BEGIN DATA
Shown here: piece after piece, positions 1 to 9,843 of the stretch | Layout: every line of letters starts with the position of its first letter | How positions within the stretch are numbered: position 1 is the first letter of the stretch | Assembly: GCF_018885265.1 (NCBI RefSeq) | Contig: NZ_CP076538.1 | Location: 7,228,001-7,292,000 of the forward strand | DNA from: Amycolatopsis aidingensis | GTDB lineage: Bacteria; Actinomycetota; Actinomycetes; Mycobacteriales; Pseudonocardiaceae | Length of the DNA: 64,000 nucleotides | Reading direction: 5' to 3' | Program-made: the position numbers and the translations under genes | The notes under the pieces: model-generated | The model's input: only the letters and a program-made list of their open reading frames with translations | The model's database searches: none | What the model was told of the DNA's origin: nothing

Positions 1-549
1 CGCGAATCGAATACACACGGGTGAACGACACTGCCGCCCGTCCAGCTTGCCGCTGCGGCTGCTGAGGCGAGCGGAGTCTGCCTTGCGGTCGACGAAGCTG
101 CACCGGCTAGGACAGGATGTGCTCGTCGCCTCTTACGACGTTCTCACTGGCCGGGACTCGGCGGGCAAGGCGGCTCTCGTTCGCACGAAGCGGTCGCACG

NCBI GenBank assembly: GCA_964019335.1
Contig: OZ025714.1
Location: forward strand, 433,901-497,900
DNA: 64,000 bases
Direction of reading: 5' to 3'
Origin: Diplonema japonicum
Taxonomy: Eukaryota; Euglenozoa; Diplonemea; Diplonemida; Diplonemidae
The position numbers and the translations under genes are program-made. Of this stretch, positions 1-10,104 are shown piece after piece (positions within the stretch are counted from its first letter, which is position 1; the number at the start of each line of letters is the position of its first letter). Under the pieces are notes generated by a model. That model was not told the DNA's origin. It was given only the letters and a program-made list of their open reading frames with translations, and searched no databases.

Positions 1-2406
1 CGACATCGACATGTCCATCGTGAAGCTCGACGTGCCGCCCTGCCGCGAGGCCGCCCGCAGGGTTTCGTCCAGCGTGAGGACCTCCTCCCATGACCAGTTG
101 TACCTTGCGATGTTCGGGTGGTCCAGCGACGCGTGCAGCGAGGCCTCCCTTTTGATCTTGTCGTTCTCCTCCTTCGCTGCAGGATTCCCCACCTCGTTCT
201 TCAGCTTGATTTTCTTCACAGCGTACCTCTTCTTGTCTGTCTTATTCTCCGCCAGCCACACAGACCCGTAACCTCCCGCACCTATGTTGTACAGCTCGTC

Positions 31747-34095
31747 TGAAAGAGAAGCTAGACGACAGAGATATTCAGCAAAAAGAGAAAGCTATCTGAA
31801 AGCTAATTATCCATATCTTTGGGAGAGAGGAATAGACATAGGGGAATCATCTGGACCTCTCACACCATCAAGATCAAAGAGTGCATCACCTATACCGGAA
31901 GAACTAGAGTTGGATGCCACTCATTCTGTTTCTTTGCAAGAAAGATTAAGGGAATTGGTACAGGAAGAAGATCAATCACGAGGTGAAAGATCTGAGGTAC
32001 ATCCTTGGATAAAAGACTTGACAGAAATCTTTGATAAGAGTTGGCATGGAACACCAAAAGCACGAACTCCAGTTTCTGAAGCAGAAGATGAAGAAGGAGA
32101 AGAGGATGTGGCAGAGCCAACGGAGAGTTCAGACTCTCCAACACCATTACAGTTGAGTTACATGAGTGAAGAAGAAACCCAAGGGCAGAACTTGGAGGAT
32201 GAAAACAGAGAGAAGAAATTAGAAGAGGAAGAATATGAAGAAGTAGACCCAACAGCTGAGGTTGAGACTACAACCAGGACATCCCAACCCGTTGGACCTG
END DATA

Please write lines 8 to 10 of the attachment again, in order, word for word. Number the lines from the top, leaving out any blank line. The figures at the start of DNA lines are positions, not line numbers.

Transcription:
DNA: 64,000 bases
Direction of reading: 5' to 3'
Origin: Diplonema japonicum